U.S. Environmental Protection Agency released a plan Thursday to regulate PFAS chemicals, which includes making a determination by the end of the year about how the harmful chemicals should be regulated under the Safe Drinking Water Act and listing them as hazardous substances to aid in cleanup efforts.
PFAS, short for perfluoroalky and polyfluoroalkyl, are a group of highly fluorinated chemicals used in nonstick cookware, fire retardants, oil and water repellents, furniture, carpets, waterproof clothes, take out containers, and fire-fighting foam. The chemicals are very persistent in the environment and in the human body – meaning they don’t break down and they can accumulate over time.
EPA’s PFAS management plan would only make the nationwide crisis of pollution from fluorinated compounds worse, according to the Environmental Working Group. It wouldn’t stop the introduction of new PFAS chemicals, end the use of in everyday products, alert Americans to the risk of PFAS pollution, or clean up contaminated drinking water supplies for an estimated 110 million Americans.
“Once again, Donald Trump has demonstrated that he is the nation’s first pro-cancer president,” said Faber.
“This so-called plan is actually a recipe for more PFAS contamination, not less,” he said. “It’s shameful that the EPA has taken two decades to produce a plan that allows increased exposure to compounds whose makers have used the American people as guinea pigs and, with the EPA’s complicity, covered it up.”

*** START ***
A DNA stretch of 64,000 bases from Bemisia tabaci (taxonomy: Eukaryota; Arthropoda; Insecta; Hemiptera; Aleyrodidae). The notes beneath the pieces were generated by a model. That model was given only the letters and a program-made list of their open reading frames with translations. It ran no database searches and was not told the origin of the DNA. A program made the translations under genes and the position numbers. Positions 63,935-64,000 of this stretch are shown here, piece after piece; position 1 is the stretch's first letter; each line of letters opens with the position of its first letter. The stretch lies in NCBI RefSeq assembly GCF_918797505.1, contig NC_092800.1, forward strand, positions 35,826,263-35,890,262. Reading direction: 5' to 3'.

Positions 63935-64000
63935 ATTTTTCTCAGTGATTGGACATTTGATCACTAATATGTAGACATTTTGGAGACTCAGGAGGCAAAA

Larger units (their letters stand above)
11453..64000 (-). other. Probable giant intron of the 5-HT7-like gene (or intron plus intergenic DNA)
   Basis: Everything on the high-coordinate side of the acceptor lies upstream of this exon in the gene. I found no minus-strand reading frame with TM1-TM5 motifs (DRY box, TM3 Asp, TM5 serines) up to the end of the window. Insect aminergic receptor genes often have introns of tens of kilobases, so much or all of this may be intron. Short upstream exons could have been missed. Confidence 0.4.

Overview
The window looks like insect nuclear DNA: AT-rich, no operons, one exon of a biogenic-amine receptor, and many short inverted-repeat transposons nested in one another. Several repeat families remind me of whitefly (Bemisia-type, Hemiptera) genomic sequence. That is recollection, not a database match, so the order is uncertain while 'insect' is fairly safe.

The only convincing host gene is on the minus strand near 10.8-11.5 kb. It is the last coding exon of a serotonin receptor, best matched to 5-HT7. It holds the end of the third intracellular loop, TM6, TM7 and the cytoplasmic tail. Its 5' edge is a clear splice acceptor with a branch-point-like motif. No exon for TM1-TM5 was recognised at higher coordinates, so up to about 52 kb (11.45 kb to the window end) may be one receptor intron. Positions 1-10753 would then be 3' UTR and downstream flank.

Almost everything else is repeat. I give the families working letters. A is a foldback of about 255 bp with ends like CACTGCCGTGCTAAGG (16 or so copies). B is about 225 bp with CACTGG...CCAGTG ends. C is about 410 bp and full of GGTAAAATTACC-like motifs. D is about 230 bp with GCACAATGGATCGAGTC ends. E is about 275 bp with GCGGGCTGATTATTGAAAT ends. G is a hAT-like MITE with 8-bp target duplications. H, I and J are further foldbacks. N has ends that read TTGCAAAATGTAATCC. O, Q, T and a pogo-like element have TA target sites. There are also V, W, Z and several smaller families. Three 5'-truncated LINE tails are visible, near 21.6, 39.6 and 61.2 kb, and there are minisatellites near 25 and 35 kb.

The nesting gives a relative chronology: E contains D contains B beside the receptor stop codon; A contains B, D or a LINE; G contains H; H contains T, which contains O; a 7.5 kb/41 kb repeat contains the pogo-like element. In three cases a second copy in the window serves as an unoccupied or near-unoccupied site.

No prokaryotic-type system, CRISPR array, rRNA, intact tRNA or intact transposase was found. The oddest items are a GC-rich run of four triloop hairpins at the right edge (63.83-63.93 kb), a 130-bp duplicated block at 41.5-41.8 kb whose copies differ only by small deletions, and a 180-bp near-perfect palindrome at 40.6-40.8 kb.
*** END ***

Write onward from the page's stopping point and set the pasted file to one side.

The plan delays action to set drinking water standards or designate PFAS as a hazardous substance under Superfund laws.
Instead, Faber said, EPA should find out where PFAS chemicals are coming from, find out where they already are, stop approving new PFAS chemicals, stop adding more PFAS harmful chemicals to the environment, add PFAS to Superfund clean-up laws, set an enforceable limit for PFAS in tap water, direct the military to quickly clean up contaminated bases, and make polluters pay their fair share.
Some states are taking action on PFAS chemicals. See a chart by Safer States, a coalition of state-level chemical safety groups, which shows which states have PFAS policies. In addition, states are considering new laws on harmful chemicals.
“It’s good news that states aren’t waiting to make PFAS a priority,” Faber said.
Congress has passed legislation to allow civilian airports to use PFAS-free firefighting foam and legislation to study PFAS’ health effects. In addition, it’s considering bills on PFAS regulation.
A study of PFASs found 13 states made up 75 percent of their findings. California had the highest frequency of the chemicals, followed by New Jersey, North Carolina, Alabama, Pennsylvania, Ohio, New York, Georgia, Minnesota, Arizona, Massachusetts, and Illinois.
See EWG’s Tap Water Database to find out what chemicals are in your water supply.